Tue, 12/27/2011 - 11:42 | 2013574 bbelux
bbelux's picture

you forget the healthcare...

Tue, 12/27/2011 - 06:13 | 2012904 Platypi4Lyfe
Platypi4Lyfe's picture

Fucking shocking.. could it be this actually is structural rather than liquidity crisis? Woah man, trippy..

Tue, 12/27/2011 - 06:19 | 2012906 jonjon831983
jonjon831983's picture

Wait, if the cash is deposited at the ECB , doesn't it mean the ECB has more cash to lend out? Say at a 1:20 ratio?

412B * 20 = 8.24T

Are we saved?

Tue, 12/27/2011 - 06:24 | 2012911 LookingWithAmazement
LookingWithAmazement's picture

Indeed. #WhatCrisis?

Tue, 12/27/2011 - 06:34 | 2012924 TheFourthStooge-ing
TheFourthStooge-ing's picture

Boringly predictable world we live in, huh?

How long before banks realize that they can increase their cash reserves infinitely simply by making loans to themselves at zero interest?

Oops, I guess I shouldn't have given them any ideas.

 

Tue, 12/27/2011 - 07:07 | 2012957 Urban Redneck
Urban Redneck's picture

They're saving that card for the Q1 debt rolls... kick the can again by having the broken shadow banking system prop up the broken regulated banking system, all financed by taxpayers through the broken central banking system... one big banker circle jerk.

Tue, 12/27/2011 - 07:22 | 2012978 LookingWithAmazement
LookingWithAmazement's picture

Indeed. All the doomers again and again. And 2012 hasn't even begun!

Tue, 12/27/2011 - 08:03 | 2013041 mvsjcl
mvsjcl's picture

Damn! I like the way you think! Sure you don't work at a central bank?

Tue, 12/27/2011 - 08:29 | 2013102 FinHits
FinHits's picture

ECB should device new ways to increase its profits like this, which it can then distribute to Eurozone Central Banks as profits, that can be invested as IMF contributions, to be lent to Eurozone countries.

Sounds like a profitable plan. Too bad the profits are in Euros...

Tue, 12/27/2011 - 06:23 | 2012909 evolutionx
evolutionx's picture

HYPERINFLATION WILL DRIVE GOLD TO UNTHINKABLE HEIGHTS

We now live in a world where governments print worthless pieces of paper to buy other worthless pieces of paper that combined with worthless derivatives, finance assets whose values are totally dependent on all these worthless debt instruments.  Thus most of these assets are also worth-less.

 

Let us be very clear, this financial Shangri-La is now coming to an end. The financial system is broke, many western sovereign states are bankrupt and governments will continue to apply the only remedy they know which is issuing debt that will never ever be repaid with normal money.

 

http://www.mmnews.de/index.php/english-news/7063-hyperinflation-will-drive-gold-to-unthinkable-heights

Tue, 12/27/2011 - 06:32 | 2012923 LookingWithAmazement
LookingWithAmazement's picture

Hyperinflation is already going on. Check out the True Money Supply. Gold and silver down. #WhatCrisis?

http://papermoneycollapse.com/2011/12/the-nightmare-after-christmas/

http://mises.org/content/nofed/chart.aspx

Tue, 12/27/2011 - 08:41 | 2013120 Temporalist
Temporalist's picture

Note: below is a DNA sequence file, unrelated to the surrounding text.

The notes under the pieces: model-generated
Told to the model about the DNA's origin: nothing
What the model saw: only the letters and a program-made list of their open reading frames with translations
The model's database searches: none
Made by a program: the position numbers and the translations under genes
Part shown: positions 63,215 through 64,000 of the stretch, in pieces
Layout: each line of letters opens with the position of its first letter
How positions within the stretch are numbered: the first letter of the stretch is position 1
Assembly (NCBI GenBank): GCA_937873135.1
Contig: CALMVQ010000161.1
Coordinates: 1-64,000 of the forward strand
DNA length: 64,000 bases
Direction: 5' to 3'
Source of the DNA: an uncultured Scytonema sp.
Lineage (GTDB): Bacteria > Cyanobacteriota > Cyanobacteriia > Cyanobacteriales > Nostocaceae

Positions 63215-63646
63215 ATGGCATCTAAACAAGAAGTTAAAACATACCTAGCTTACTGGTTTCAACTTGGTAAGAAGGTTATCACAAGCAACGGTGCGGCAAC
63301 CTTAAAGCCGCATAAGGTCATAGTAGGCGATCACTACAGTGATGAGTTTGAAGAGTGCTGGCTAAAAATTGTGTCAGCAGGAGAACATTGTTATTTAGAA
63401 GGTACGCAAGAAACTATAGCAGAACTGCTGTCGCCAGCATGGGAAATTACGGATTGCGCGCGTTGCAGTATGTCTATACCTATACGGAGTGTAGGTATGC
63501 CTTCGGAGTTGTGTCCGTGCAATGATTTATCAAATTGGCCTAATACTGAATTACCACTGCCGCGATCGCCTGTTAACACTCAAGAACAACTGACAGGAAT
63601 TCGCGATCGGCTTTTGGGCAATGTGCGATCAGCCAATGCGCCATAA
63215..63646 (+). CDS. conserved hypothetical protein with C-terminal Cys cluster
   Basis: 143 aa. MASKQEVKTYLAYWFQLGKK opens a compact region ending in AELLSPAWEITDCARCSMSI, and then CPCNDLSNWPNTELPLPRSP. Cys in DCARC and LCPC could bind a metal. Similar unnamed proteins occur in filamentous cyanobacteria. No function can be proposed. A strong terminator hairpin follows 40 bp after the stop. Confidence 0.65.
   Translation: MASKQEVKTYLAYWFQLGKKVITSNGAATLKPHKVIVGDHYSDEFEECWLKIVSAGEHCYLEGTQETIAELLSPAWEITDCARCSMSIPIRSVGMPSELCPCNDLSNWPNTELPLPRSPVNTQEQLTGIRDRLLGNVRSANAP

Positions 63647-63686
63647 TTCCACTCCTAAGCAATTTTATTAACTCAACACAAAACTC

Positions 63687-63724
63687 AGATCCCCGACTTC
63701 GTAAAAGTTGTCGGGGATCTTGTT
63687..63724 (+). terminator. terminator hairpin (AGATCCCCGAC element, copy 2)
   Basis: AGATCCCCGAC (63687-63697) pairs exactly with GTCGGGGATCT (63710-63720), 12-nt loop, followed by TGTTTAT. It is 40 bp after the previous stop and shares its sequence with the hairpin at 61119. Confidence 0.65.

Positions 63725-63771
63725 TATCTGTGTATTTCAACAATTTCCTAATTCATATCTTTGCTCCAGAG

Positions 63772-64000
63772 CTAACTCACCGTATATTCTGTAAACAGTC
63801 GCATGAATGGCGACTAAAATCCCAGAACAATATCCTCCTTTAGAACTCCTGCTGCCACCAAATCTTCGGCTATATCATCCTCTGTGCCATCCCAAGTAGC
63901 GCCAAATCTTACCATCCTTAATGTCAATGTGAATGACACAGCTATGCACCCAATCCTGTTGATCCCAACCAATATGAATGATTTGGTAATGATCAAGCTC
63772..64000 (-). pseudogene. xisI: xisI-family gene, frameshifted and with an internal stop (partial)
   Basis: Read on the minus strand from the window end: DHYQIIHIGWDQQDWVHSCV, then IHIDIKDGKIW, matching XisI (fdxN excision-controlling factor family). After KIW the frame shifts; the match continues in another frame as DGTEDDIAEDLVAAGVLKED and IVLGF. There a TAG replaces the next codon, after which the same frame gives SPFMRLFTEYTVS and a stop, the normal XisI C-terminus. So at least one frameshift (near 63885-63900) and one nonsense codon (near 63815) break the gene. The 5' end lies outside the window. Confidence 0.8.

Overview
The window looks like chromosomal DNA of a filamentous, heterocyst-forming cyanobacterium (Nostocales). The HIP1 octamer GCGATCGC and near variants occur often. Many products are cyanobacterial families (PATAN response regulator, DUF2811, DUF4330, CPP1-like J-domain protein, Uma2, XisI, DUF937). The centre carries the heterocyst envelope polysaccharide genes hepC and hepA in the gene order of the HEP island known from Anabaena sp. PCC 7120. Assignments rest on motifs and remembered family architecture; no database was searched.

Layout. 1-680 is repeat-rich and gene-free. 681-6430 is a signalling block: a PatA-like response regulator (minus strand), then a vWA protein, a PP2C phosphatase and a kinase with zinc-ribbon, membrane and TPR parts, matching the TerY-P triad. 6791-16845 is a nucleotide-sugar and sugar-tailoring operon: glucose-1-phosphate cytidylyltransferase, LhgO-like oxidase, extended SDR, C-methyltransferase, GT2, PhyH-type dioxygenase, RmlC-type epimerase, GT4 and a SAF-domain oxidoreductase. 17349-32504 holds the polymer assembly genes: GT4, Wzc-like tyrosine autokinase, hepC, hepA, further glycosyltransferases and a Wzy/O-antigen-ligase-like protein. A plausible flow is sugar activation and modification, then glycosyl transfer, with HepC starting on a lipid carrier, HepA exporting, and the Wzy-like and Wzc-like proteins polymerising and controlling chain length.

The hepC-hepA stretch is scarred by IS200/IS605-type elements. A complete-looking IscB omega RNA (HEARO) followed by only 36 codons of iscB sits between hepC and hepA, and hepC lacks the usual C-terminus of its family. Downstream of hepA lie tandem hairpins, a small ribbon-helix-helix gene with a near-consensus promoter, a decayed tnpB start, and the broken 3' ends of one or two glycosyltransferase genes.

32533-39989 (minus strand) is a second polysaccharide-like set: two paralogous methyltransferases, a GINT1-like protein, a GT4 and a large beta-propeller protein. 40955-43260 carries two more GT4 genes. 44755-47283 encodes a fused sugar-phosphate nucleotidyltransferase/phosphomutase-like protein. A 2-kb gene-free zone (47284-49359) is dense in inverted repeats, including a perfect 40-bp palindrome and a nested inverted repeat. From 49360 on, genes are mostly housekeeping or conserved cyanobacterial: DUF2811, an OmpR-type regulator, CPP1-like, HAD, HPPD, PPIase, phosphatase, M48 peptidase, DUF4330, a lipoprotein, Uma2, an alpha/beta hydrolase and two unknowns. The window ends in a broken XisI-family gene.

Shut up and go eat an iPad.  The Fed says there is no inflation silly and they are always right.

Tue, 12/27/2011 - 09:48 | 2013291 Sean7k
Sean7k's picture

Do you have to shout? Do you really think what your saying is news to anyone here? Stop it!

Tue, 12/27/2011 - 10:29 | 2013387 e-recep
e-recep's picture

Bah, this is getting old.

Tue, 12/27/2011 - 06:27 | 2012917 Sandmann
Sandmann's picture

So we actually have the ECB issuing Promissory Notes against itself to build up its Deposit Base. What exactly are the legal aspects of this ? We have Central Banks funding local commercial and investment banks with funds transferred from the ECB which itself has no backstop; and those Commercial and I-Banks are then depositing these funds with the ECB on the other side of its Balance Sheet.

There is some circularity but it also has echoes of re-hypothecation. This is very peculiar legal territory and I wonder if anyone has a real grasp on what the implications of Domino-Default really are ?

 

Tue, 12/27/2011 - 07:00 | 2012951 Cast Iron Skillet
Cast Iron Skillet's picture

It's probably illegal, but the perps are bankers, so who gives shit?

Tue, 12/27/2011 - 07:22 | 2012980 Curtis LeMay
Curtis LeMay's picture

Euroland can be looked at in two parts. One is the beauracratic monster part, which we all know and hate, and there's the policy side. This policy side is essentially under anarchy, run by tryants. Germany and its French poodle issue diktats and everyone else in euroland simply follows orders.

In short, there are no laws governing finance in euroland. None that are honored, anyway...

Tue, 12/27/2011 - 06:30 | 2012922 MoreNails
MoreNails's picture

The timing of the LTRO was quite weird, as obviously the banks couldn't do anything with the cash now, when there's zero liquidity. Guess it was for the year-end books. So obviously they park it with the ECB for a couple of weeks. We'll truly see the effect on the markets in January, when (how / if) the new cash is deployed. For the time being, they might just be waiting for any sellers to be back into the market so they can actually buy something. They might even be dumping a mil or two to depress market levels and get a better entry point in January... Who knows.